• The Supreme Court says it will hear appeals by Boeing and General Dynamics in a long-running lawsuit over the Navy’s 1991 termination of a stealth fighter jet contract. It’s a case which the government is demanding $3 billion. The justices decided to review a U.S. appeals court ruling that says the Navy was justified in canceling a $4 billion dollar contract for the A-12 stealth attack jets after it encountered serious technical difficulties.
  • The General Services Administration has awarded two massive stimulus construction contracts worth $176 million. One grant worth $124 million includes work on GSA’s own building. The Washington Business Journal reports that the 93-year-old building will get glass atriums, first-floor retail, condensation recapturing, and solar power. The entire renovation is slated to be done in 2015. Meanwhile, another $52 million grant will pay for work on the first phase of a modernization of the Lafayette Building on Vermont Avenue, which houses the Department of Veterans Affairs. That work should wrap up by fall 2015.
  • The FCC is thinking about opening up the 700 megahertz public safety spectrum to broadband uses. But first it is seeking public comment. The FCC’s goal is development of a nationwide, interoperable, broadband wireless network for first responders. But the agency has run into opposition from police, fire and other public safety officials who worry that traditional, narrow-band use of the 700 megahertz segment would be squeezed out by broadband. In its call for comments, the FCC says it wants to see if the two uses can co-exist. Comments are due January 7.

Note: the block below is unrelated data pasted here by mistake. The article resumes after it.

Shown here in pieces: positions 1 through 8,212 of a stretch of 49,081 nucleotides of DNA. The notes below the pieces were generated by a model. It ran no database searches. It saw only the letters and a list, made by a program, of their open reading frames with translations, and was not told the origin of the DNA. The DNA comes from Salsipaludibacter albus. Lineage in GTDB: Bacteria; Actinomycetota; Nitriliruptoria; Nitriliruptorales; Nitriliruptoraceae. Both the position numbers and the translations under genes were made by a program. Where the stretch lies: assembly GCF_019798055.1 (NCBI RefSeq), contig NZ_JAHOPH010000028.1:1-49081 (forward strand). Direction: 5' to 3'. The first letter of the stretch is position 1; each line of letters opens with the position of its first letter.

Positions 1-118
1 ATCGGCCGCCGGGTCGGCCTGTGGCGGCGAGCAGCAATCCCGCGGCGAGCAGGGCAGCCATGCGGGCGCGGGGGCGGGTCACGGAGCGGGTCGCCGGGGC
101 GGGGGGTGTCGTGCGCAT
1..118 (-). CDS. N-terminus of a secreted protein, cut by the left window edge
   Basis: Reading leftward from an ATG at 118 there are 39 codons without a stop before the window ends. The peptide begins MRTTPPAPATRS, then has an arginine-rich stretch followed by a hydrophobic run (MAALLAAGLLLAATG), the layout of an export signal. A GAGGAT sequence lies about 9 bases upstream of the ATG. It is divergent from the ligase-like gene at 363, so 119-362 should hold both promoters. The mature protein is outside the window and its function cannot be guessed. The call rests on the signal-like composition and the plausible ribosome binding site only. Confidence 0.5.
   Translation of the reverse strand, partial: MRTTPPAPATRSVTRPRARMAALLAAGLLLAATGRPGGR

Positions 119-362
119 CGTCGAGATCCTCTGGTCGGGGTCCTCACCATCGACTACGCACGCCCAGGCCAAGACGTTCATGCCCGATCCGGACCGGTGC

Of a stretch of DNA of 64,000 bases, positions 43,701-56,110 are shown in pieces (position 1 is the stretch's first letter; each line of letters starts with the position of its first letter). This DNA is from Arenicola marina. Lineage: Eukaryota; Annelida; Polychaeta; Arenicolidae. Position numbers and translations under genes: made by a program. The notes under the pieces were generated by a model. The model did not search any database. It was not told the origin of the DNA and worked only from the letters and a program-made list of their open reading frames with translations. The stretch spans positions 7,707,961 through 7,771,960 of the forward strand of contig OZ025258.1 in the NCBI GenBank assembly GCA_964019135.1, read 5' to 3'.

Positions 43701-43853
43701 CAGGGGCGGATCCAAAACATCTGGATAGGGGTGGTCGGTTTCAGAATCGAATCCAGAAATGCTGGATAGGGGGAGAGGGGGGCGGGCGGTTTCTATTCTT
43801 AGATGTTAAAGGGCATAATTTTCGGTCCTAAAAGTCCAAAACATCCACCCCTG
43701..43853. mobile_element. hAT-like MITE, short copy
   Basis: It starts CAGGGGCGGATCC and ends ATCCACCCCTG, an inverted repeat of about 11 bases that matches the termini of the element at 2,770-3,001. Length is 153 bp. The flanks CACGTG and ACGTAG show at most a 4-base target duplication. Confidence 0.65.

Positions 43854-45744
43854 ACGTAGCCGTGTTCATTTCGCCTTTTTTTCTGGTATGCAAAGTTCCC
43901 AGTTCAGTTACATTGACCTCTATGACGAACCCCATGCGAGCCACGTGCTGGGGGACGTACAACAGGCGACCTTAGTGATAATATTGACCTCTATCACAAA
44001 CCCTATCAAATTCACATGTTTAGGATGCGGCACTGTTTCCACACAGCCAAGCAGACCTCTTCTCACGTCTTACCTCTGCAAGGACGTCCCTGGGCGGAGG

• Health and Human Services has completed its national network of Regional Extension Centers to help doctors, hospitals and clinics convert to electronic health records. The final two awards will cover Orange County, California and New Hampshire. CalOptima Foundation received a $4.6 million deal, while the Massachusetts eHealth Collaborative won a $5.1 million award. In all, HHS has named 62 centers to cover all parts of the country.
  • Looks like there’s one less thing for you to worry about this flu season. Researchers at the National Institutes of Health say that swine flu is no longer a major threat to the U.S. population. Looks like about 59-percent of us are immune to H1N1. Approximately 62 million people were vaccinated against the virus, 61 million people were infected by it, and another 60 million people 57 or older carry protective antibodies. Dr. Anthony Fauci, director of the National Institute of Allergy and Infectious Diseases, tells USA Today that it is very unlikely that the virus will explode this fall. Still, people with chronic health conditions remain vulnerable.
  • It might make sense to shop around for discounted drugs for your pet. But the Food and Drug Administration wants to you beware. The FDA has released a warning – and a video – with advice on how to keep your pet safe. For example, if the ad says you don’t need a prescription from your vet, beware. The FDA says that it has found companies that sell unapproved drugs, expired medication, and counterfeit products for your dog or cat.

More news links

NIST Strengthens Laboratory Mission Focus with New Structure (NIST press release)


FBI whistleblower trial highlights bureau’s post-9/11 transformation (WashingtonPost)

Haiti still waiting for pledged US aid

Report: Indian Health Service hired criminals

NATO confirms senior al-Qaida commander killed

Energy Dept. commits $1 billion to FutureGen


Coming up today on The DorobekInsider:

** Apps for Healthy Kids is the Agriculture Department’s $60,000 challenge to create apps to inspire kids to eat heathy and get moving. The winner will be announced today. We’ll talk to the person behind the innovative contest and have details on the apps.

** And super bar codes are called Quick Response codes or QR codes. Are there government uses? We’ll find out.

Join Chris from 3 to 7 pm on 1500 AM or on your computer.